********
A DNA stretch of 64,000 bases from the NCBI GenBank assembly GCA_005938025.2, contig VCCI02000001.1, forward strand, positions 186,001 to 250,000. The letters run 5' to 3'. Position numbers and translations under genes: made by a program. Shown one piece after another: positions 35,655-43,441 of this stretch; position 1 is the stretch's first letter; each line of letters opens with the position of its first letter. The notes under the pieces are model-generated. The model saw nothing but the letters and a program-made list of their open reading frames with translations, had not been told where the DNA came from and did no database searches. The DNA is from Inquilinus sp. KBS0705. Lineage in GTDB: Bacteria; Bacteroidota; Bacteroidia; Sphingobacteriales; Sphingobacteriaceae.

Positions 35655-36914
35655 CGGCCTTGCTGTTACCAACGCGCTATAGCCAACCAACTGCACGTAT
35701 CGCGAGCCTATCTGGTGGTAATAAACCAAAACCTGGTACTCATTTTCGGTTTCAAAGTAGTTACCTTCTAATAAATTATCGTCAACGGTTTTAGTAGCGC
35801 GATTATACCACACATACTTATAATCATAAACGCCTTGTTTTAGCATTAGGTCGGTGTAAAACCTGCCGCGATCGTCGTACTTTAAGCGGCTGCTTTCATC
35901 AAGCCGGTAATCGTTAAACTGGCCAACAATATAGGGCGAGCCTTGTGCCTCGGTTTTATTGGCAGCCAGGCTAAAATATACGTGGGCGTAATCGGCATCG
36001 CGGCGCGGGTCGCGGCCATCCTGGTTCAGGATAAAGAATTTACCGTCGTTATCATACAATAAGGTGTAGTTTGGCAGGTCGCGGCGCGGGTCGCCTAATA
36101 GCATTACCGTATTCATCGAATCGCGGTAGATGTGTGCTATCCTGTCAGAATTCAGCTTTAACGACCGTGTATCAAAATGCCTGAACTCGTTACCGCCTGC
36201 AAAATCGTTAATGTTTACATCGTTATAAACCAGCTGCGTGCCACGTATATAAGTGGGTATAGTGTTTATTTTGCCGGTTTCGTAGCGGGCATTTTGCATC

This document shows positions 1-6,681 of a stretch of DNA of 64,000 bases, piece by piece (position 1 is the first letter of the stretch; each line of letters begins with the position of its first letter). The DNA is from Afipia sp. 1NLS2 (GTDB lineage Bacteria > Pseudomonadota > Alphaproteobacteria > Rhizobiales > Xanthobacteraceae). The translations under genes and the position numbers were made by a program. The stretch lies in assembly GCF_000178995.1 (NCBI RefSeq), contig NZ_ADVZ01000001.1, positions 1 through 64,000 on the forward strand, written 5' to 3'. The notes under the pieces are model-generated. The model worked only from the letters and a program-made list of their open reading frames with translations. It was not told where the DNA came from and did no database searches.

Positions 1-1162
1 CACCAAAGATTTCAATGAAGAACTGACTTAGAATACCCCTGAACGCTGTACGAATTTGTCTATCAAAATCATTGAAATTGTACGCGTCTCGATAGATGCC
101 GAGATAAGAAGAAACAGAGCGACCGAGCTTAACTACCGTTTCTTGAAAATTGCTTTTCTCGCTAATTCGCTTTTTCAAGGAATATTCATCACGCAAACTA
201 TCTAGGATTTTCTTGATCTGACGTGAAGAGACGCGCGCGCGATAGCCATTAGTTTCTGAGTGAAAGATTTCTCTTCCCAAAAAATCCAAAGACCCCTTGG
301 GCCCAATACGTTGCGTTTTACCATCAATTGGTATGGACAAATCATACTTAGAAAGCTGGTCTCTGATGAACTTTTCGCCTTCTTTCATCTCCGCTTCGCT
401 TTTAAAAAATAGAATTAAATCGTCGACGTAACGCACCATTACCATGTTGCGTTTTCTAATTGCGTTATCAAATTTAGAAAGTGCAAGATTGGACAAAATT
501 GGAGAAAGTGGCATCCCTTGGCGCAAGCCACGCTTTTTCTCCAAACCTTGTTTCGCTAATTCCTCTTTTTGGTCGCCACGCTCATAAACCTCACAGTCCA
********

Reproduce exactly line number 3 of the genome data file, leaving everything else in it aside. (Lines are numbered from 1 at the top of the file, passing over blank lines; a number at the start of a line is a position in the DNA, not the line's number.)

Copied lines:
35655 CGGCCTTGCTGTTACCAACGCGCTATAGCCAACCAACTGCACGTAT